Nowruz: Message of Spring, Renewal, Hope
Art And Culture

Nowruz: Message of Spring, Renewal, Hope

Winter has almost come to an end and with just two days to the spring, Iranians across the globe are looking forward to Nowruz, which is concurrent with the change of the season.
Nowruz (New Day) is the Iranian New Year celebration, which begins on the first day of spring in harmony with the rebirth of nature. It has been celebrated for over 3,000 years and is deeply rooted in the traditions of ancient Persia.
There are many customs attached to Nowruz. A few weeks before that, Iranians clean their homes. They make or buy new clothes, bake pastries, germinate seeds as sign of renewal, and the ceremonial ‘Haft Seen’ (seven S) is set up in each household.
‘Haft Seen’ table includes seven items all starting with the Persian letter ‘seen’ (equivalent to the English letter S). Each item has a symbolic meaning. ‘Haft Seen’ consists of seeb (apple), symbolizing beauty; sabze (green grass), standing for rebirth; somagh (sumak), suggesting sunrise; serkeh (vinager), for patience; samanu (a meal made out of wheat), a symbol of sweetness; senjed (a special kind of berry), a sign of love, and seer (garlic) symbolizing good health.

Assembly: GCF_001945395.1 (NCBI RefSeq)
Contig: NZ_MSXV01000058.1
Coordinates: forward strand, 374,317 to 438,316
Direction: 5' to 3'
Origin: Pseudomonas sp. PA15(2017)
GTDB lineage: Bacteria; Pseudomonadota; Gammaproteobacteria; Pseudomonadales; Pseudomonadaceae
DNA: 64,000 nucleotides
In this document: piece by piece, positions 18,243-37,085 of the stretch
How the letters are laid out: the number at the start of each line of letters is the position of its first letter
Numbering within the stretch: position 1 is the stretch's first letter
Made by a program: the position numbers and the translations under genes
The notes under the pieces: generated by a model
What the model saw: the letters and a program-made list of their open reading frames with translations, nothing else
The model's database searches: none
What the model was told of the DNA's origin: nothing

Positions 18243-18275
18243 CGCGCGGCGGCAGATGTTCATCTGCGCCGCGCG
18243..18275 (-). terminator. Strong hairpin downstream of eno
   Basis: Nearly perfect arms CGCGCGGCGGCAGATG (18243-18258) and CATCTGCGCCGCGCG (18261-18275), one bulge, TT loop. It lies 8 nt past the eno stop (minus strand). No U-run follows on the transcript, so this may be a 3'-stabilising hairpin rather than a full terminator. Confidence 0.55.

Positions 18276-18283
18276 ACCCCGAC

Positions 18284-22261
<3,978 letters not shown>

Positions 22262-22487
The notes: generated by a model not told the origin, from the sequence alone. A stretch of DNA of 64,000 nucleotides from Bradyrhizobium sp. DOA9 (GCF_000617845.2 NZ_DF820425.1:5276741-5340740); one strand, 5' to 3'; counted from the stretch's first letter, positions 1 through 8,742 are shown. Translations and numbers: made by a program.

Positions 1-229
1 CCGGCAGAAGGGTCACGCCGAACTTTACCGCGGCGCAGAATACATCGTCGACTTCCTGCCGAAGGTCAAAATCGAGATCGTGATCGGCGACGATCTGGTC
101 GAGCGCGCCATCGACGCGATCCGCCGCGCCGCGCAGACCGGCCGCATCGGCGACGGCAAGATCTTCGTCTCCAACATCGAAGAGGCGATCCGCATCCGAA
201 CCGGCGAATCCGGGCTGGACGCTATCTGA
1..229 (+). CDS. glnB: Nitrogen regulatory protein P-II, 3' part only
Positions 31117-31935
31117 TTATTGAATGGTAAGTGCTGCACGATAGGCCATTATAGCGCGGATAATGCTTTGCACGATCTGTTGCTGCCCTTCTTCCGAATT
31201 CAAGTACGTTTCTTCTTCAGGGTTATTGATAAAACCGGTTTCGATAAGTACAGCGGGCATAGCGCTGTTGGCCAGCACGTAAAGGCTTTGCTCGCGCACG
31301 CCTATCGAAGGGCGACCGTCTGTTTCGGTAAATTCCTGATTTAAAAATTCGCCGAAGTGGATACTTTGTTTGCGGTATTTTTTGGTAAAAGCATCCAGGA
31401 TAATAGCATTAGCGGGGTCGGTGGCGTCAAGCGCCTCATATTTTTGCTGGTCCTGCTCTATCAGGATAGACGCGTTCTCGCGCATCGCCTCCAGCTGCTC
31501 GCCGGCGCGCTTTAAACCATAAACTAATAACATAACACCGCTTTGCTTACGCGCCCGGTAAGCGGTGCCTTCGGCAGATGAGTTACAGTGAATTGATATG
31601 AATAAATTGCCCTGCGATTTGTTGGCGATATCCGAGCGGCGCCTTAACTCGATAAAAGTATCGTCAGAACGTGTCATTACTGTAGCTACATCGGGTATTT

Other items are also placed on the table, such as the holy Qur’an, gold fish, painted eggs, coins, mirror and candles.
Before the beginning of the New Year, families gather together and by the turn of the year, people pray and greet each other. Usually the older ones give gifts to the younger members of the family.
The first few days are spent visiting older members of the family, relatives and friends. In the visits, children usually receive gifts, usually money, called ‘eidi’. Hosts often treat their guests with fruits, sweet, tea, and nuts.
The 13th day of the New Year is called ‘Sizdah Bedar’ and spent mostly outdoors. People leave their homes to go to the parks or local plains for a picnic.
Not only Iranians, but vast populations in Central and South Asia celebrate Nowruz including people in Azerbaijan, Afghanistan, Pakistan, Tajikistan, Turkmenistan, Uzbekistan, Kyrgyzstan, and Kazakhstan.

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